The Latest Trending Economic, Environmental and Demographic News Curated for You By The Balmoral Group
The Balmoral Group provides practical, professional and precise Economics, Data Analytics, and Engineering Consulting services and is part of a globally integrated team.
In exciting news, The Balmoral Group celebrated Dan Dourte’s Directorship this week with a reception in Winter Park. We were fortunate to be able to gather with clients and colleagues, enjoying Florida’s lovely seasonal weather and fellowship. One of Dr. Dourte’s first tasks as Director will be inaugurating our new Brisbane, Australia office with a reception for clients and colleagues there.
Also, several of The Balmoral Group’s economists attended a viewing of Path of the Panther this week, an award-winning and beautifully photographed documentary tracking both the Florida Wildlife Corridor and panther recovery progress. The Balmoral Group is proud to be actively working on efforts to maintain and preserve the Florida Wildlife Corridor and highly recommends the movie to all. Find places to see it near you here https://pathofthepanther.com/watch/
March is Women’s History Month, so we’ll be taking a minute each week here to celebrate the lives of women who have shaped the sciences and engineering in keyways. This week we’re recognizing Mollie Orshansky, a food economist/statistician who developed poverty thresholds, based on minimum food costs, that are still used today to inform policies. Hear her story told by USDA Chief Scientist Dr. Katherine Woteki.
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FL Bill Introduced to Regulate Steel Imports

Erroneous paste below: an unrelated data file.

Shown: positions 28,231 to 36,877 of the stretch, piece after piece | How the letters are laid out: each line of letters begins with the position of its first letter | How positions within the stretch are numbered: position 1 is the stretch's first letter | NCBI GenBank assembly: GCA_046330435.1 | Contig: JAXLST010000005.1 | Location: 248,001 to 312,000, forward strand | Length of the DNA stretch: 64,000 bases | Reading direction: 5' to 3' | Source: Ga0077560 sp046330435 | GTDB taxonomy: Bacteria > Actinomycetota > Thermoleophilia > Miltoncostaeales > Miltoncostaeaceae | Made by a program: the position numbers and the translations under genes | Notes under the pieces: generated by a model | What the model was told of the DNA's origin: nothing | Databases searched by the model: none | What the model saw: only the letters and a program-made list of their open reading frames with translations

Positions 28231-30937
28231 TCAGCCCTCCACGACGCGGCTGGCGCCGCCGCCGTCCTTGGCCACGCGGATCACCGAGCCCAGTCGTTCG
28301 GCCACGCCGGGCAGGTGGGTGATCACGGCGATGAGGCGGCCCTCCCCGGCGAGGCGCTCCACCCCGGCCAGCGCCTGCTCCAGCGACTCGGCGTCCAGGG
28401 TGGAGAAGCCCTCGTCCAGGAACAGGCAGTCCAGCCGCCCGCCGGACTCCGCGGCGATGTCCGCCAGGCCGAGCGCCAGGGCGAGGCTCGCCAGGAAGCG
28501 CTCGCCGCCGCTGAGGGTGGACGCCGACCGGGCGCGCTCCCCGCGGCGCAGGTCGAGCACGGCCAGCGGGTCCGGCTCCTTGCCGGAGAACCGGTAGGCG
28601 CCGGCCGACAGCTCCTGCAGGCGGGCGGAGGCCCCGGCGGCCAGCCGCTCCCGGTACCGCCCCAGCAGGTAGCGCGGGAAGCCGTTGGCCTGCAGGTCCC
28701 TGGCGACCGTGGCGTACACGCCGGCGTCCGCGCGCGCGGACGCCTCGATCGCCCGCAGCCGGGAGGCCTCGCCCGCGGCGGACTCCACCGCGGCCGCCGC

The Florida House of Representatives introduced HB 1239 this week, which, similar to existing federal language, would require public projects in the state to use domestically produced iron and steel as opposed to imported materials. The bill stipulates that imported materials may only be used if domestic materials raise project costs by more than 20%, or if availability is insufficient. Read the bill here.
Forest Economy Grants Available for Northern Border Communities
Up to $7 million in grant funding is available for the Northern Border regional communities for the 2023 fiscal year through the Northern Border Regional Commission’s 2023 Forest Economy Program. Nonprofit and government entities are able to apply for grants of up to $1 million per project in order to boost the local economies of Maine, New York, New Hampshire, and Vermont that focus on the forest industry, as well as accelerating further development of forestry technologies and creating a stronger economy in the Northern Border region. Additional information about the program and guidelines on how to apply can be found here.